Vlad Drakulya & the Historian
My rating: 2 of 5 stars
In 2005, this book was an international bestseller – so claimed. I read it with great interest in those three weeks and thought that the story was fabulously intriguing and wonderfully told then. I still do to some extend, to be honest. However, when some fellow readers in my book club discredited it as unworthy of its acclaim, I decided to read it again. And to my surprise I tend to agree with some of the ‘not-so-good’ reviews myself now.
Okay this is a fictional historical yarn. Let’s just look at it for that sake and give Elizabeth Kostova the credit where it’s due. After all she is an intelligent woman, an undergraduate of Yale and holds a Master of Fine Arts degree. To contrive this tale of Vlad Tepes, aka Drakulya (Dracula) from historical facts and presumptions, does take a certain IQ level indeed.
She did a very good job writing the story the way that she did. The thing she didn’t do very well is write it with the kind of style and guile required for the danger and mystery that her story deserved. Her narration failed to grip me like the way Bram Stoker did in his classic ‘Dracula’ so to speak.
Also the plot was reasonably simple and Kostova stretched it a bit too thin I felt. Although she explained the Byzantine and Ottoman connections with Wallachia and Vlad Tepes’s excursions to thwart Sultan Mehmed II‘s strong hold in the outer edges of his Ottoman Empire – Vlad’s domain; she did not try to theorize Vlad’s vampire origins in detail. Yes, all these other elaborations were important for the book but Prince Drakulya should have had his story told a bit more too for the story’s sake. Alas, he came into the scene at the final fringes of the story and somewhat wasn’t given the due respect by the author to make his defense.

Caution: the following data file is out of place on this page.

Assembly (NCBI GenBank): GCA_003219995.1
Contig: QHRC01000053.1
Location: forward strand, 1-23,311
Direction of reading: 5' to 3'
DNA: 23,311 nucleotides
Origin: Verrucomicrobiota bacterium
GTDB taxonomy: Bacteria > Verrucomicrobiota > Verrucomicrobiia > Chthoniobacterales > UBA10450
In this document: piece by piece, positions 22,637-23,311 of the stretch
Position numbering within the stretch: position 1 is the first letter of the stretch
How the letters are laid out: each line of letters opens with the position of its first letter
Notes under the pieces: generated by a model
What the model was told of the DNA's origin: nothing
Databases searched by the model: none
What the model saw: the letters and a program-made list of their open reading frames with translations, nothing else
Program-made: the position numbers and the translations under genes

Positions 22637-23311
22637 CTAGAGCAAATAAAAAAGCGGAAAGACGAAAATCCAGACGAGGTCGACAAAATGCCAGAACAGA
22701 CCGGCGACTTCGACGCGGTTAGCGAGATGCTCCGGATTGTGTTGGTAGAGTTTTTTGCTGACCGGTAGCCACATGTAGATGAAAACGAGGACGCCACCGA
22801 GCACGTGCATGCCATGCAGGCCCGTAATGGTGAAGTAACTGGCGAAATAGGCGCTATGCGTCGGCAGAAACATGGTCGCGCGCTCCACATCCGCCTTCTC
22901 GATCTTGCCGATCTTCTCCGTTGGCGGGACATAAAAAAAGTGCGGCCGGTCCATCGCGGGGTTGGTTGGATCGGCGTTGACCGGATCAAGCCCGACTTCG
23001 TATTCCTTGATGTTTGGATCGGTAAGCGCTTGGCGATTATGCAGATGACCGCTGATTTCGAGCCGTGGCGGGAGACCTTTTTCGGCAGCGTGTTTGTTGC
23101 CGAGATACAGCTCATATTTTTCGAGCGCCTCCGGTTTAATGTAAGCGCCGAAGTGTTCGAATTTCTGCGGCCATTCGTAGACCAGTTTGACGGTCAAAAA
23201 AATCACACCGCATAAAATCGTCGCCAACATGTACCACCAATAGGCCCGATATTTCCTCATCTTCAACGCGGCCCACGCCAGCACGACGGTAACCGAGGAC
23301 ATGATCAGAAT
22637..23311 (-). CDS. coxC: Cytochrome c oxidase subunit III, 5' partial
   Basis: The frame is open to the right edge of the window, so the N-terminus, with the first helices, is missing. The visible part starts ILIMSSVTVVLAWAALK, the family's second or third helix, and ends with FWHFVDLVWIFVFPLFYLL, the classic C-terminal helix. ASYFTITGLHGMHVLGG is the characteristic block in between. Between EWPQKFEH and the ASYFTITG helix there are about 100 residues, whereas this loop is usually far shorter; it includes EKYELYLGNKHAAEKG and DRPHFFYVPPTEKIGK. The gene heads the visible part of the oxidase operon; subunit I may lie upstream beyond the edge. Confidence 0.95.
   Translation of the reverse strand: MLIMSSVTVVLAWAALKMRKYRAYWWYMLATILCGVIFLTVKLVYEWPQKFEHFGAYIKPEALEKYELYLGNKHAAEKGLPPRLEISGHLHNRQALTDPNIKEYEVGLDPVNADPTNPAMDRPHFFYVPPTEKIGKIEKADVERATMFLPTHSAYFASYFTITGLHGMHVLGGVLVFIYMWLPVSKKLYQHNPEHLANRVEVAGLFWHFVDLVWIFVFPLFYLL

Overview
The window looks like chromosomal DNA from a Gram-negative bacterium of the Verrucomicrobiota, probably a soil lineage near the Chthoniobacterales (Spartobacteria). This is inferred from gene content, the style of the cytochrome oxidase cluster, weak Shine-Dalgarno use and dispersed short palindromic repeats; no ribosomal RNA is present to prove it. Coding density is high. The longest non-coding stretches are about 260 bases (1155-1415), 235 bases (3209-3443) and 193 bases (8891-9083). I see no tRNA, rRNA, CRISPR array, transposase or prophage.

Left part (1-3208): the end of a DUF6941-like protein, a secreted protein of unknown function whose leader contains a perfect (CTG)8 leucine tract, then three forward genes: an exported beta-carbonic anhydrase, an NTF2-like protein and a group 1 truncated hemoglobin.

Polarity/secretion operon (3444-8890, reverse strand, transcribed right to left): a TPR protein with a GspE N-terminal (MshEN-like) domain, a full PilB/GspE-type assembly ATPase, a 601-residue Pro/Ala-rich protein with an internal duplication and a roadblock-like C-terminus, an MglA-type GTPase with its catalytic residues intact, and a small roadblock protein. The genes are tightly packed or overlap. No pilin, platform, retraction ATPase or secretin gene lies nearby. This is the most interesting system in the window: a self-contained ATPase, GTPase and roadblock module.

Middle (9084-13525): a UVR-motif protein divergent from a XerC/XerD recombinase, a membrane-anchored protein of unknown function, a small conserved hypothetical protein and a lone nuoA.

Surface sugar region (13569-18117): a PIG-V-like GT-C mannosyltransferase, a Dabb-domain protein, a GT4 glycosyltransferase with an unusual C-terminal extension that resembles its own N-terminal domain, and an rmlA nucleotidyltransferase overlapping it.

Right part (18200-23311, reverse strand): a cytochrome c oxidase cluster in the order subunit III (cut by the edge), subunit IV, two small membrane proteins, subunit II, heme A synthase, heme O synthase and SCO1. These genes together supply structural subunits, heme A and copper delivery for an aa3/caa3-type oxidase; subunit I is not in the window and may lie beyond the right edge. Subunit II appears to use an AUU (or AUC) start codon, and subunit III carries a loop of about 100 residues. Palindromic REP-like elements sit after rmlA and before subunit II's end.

Ironically the only time ‘The Historian’ was truly gripping was when the Dark Prince appeared in his underground lair to meet the beleaguered Mr. Rossi – that part kept me entranced and I hoped for some more. Unfortunately, while Kostova portrayed Lord Drakulya well in all his devilish royal demeanor here, she frustratingly short-lived this enchantment as well.
In the end, I can understand why readers’ had mixed reactions towards ‘The Historian’. It had so much promise but failed to deliver decisively. There were good moments in some parts no doubt; like the recounting of Brother Kiril’s perilous journey and Professor Rossi’s letters to Paul but they were mere flashes of brilliance in what turned out as a very labored effort at a clever storyline.
All said, ‘The Historian’ isn’t your everyday horror thriller. As the author explained in her interview, “the book was an exploration of ‘Evil’ brought about due to the religious conflict between the Christian West and Islamic East”.
If that was the case, she should have written a story based on that core subject instead of using ‘Dracula’ as the central theme then. As I see it, there were plenty of other real and wicked tyrants around during the medieval era to justify the ‘evil’ as opposed to a mythical blood-sucker called Vlad The Impaler.
The book was interesting but not magical; sadly.